Romans decry 'Mangy', city's threadbare Christmas tree, as symbol of decline
ROME (Reuters) – Oh Christmas Tree, Oh Christmas Tree. How mangy are your branches! That could be Rome’s version of the classic Christmas carol, which speaks instead of branches, lovely and steadfast.
Romans are up in arms over the tree that has been dubbed “Spelacchio”. Roughly translated as mangy or baldy, the name given to the tree in the capital’s Piazza Venezia has become a symbol of what many see as the eternal city’s eternal decay.
“It’s a disgrace. It hurts even to look at this Christmas tree,” one Roman resident told Reuters Television, using an Italian term suggesting that it looked like a plucked chicken.
“How can they have put it in Rome, a capital city like Rome,” said the woman, who declined to give her name.
Some have even likened “Spelacchio” to a toilet brush.
Many Romans on social media have pointed a finger at Mayor Virginia Raggi, a leading light in the anti-establishment 5-Star Movement, who has been getting negative seasons greetings because of the dire state of the city.
Raggi has tried to shrug off the uproar, saying the tree had been decorated in a “simple and refined” fashion.
Rome has fallen into disrepair and degradation in recent years, with streets full of pot holes, piles of garbage and unkempt public gardens where weeds grow as tall as a person.
Even Pope Francis has decried the decay.
Any hope that this year’s 20-metre (65-ft)-high tree could bring some Christmas cheer faded quickly.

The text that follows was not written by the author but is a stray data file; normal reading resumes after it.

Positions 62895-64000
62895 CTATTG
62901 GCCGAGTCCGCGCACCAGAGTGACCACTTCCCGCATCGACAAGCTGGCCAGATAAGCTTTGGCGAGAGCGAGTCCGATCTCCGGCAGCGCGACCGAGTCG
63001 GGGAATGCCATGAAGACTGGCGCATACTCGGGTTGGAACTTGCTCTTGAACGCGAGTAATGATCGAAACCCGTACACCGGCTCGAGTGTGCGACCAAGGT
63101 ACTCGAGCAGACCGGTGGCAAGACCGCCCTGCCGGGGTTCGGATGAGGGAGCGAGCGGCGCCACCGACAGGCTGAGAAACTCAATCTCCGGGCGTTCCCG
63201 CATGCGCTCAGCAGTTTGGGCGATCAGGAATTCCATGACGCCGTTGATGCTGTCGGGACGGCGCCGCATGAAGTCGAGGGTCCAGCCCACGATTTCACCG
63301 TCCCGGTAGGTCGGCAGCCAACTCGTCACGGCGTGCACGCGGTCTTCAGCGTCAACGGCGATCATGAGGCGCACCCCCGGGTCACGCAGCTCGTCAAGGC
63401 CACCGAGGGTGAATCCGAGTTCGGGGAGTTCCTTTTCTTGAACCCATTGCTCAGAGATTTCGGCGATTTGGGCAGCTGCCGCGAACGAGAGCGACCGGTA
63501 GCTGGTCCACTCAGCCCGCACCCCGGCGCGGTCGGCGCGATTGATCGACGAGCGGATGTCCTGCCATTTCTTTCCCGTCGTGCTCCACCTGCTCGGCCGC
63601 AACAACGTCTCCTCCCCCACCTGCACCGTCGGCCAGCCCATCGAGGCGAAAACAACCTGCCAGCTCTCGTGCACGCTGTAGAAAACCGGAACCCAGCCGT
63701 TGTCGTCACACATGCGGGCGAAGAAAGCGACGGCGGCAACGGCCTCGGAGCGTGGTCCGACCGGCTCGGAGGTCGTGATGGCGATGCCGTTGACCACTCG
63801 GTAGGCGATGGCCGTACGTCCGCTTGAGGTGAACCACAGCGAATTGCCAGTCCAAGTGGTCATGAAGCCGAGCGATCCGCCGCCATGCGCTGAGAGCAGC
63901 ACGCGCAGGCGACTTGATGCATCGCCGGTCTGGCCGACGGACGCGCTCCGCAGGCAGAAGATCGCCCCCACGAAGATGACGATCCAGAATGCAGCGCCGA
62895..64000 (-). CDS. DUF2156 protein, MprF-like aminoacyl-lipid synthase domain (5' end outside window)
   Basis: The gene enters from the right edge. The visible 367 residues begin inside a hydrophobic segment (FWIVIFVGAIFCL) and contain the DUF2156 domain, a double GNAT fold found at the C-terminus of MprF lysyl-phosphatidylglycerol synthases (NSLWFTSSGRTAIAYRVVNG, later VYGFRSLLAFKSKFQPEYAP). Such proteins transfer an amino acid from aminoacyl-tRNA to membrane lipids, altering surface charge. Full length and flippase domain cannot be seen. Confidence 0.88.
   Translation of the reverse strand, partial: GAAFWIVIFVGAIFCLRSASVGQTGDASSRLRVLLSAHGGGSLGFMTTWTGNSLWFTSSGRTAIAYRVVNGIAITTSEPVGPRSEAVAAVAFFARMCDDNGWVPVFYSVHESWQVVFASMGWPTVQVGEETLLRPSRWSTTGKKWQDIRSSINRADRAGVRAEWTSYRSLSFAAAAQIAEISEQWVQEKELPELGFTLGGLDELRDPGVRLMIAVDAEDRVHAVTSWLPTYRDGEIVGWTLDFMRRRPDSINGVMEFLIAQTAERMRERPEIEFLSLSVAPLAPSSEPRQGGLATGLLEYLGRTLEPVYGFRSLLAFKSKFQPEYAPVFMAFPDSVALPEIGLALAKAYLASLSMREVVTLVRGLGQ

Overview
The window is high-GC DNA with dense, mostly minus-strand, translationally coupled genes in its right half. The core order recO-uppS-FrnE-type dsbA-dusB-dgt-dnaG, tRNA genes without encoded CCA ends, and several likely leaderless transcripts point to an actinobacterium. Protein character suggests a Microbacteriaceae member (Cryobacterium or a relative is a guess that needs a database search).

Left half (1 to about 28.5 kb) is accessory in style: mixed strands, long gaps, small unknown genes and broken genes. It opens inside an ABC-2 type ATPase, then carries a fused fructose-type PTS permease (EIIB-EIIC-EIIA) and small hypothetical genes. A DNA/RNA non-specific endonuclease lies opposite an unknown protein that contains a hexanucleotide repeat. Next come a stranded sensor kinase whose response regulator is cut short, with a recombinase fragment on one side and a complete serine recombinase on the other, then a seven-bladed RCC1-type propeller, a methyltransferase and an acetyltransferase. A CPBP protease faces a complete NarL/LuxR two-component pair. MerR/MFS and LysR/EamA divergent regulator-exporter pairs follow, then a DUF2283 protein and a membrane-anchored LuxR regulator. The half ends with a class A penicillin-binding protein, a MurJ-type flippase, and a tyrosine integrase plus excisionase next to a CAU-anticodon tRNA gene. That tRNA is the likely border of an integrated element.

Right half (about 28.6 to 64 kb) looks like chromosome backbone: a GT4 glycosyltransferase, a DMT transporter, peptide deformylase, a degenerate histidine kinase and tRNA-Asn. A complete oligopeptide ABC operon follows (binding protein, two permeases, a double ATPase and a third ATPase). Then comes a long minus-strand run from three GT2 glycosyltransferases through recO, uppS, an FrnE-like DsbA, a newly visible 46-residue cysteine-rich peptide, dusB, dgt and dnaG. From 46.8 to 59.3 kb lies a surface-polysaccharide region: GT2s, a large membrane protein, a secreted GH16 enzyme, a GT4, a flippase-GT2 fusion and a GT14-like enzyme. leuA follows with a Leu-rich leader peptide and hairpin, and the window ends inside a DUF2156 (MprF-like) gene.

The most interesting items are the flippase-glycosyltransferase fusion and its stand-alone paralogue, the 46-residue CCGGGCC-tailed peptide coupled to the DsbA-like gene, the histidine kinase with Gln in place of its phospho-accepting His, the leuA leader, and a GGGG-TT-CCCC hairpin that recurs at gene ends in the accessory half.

“It is clearly dead and it represents a shameful spectacle for citizens and tourists,” said the consumers’ group Codacons.
Codacons called for investigation into why nearly 50,000 euros ($ 60,000) was spent to transport the sickly tree to Rome from a forest near the Austrian border 700 km (430 miles) away.
“The one at the Vatican is much better. They should swap them,” said Francois Mallet, a tourist from France.
Romans pointedly enviously to the fine Christmas tree put up in the heart of the northern city of Milan, seeing it as another sign of how the Italian financial capital has overtaken the nation’s official capital in terms of wealth and prestige.
The saga of “Spelacchio” has taken off on social media, with its own hashtag and handle on Twitter.
“Farewell @spelacchio,” tweeted Duccio Zanaboni. “It was nice while it lasted. It’s a shame it didn’t last long. RIP”
Additional reporting by Antonio Denti; Writing by Philip Pullella; Editing by Crispian Balmer
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